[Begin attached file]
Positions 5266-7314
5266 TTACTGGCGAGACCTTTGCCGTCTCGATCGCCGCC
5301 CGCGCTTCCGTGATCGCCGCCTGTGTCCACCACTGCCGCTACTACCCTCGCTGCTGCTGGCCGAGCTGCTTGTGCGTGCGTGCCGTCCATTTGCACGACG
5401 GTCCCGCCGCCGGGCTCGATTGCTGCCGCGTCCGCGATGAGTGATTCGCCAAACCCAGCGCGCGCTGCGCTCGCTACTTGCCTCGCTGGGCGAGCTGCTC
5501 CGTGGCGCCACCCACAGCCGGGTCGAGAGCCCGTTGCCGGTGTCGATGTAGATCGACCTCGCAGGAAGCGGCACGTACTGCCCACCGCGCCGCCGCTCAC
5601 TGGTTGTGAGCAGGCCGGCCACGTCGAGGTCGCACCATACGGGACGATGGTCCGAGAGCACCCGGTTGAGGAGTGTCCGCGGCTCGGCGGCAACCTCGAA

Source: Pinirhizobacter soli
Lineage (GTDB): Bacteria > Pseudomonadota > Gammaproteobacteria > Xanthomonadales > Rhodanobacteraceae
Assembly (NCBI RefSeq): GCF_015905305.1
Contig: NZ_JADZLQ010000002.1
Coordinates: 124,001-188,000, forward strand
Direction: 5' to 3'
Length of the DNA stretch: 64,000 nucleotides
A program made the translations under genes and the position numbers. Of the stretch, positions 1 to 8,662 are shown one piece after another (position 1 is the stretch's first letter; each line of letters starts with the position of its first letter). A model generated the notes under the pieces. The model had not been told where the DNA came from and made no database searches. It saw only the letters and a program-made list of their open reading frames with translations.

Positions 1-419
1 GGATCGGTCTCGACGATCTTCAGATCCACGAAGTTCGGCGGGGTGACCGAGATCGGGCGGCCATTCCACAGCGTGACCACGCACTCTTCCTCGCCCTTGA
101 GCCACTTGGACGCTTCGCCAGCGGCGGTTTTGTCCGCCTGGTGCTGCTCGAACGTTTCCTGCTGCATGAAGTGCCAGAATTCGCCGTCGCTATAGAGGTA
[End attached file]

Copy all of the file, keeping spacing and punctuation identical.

Positions 5266-7314
5266 TTACTGGCGAGACCTTTGCCGTCTCGATCGCCGCC
5301 CGCGCTTCCGTGATCGCCGCCTGTGTCCACCACTGCCGCTACTACCCTCGCTGCTGCTGGCCGAGCTGCTTGTGCGTGCGTGCCGTCCATTTGCACGACG
5401 GTCCCGCCGCCGGGCTCGATTGCTGCCGCGTCCGCGATGAGTGATTCGCCAAACCCAGCGCGCGCTGCGCTCGCTACTTGCCTCGCTGGGCGAGCTGCTC
5501 CGTGGCGCCACCCACAGCCGGGTCGAGAGCCCGTTGCCGGTGTCGATGTAGATCGACCTCGCAGGAAGCGGCACGTACTGCCCACCGCGCCGCCGCTCAC
5601 TGGTTGTGAGCAGGCCGGCCACGTCGAGGTCGCACCATACGGGACGATGGTCCGAGAGCACCCGGTTGAGGAGTGTCCGCGGCTCGGCGGCAACCTCGAA

Source: Pinirhizobacter soli
Lineage (GTDB): Bacteria > Pseudomonadota > Gammaproteobacteria > Xanthomonadales > Rhodanobacteraceae
Assembly (NCBI RefSeq): GCF_015905305.1
Contig: NZ_JADZLQ010000002.1
Coordinates: 124,001-188,000, forward strand
Direction: 5' to 3'
Length of the DNA stretch: 64,000 nucleotides
A program made the translations under genes and the position numbers. Of the stretch, positions 1 to 8,662 are shown one piece after another (position 1 is the stretch's first letter; each line of letters starts with the position of its first letter). A model generated the notes under the pieces. The model had not been told where the DNA came from and made no database searches. It saw only the letters and a program-made list of their open reading frames with translations.

Positions 1-419
1 GGATCGGTCTCGACGATCTTCAGATCCACGAAGTTCGGCGGGGTGACCGAGATCGGGCGGCCATTCCACAGCGTGACCACGCACTCTTCCTCGCCCTTGA
101 GCCACTTGGACGCTTCGCCAGCGGCGGTTTTGTCCGCCTGGTGCTGCTCGAACGTTTCCTGCTGCATGAAGTGCCAGAATTCGCCGTCGCTATAGAGGTA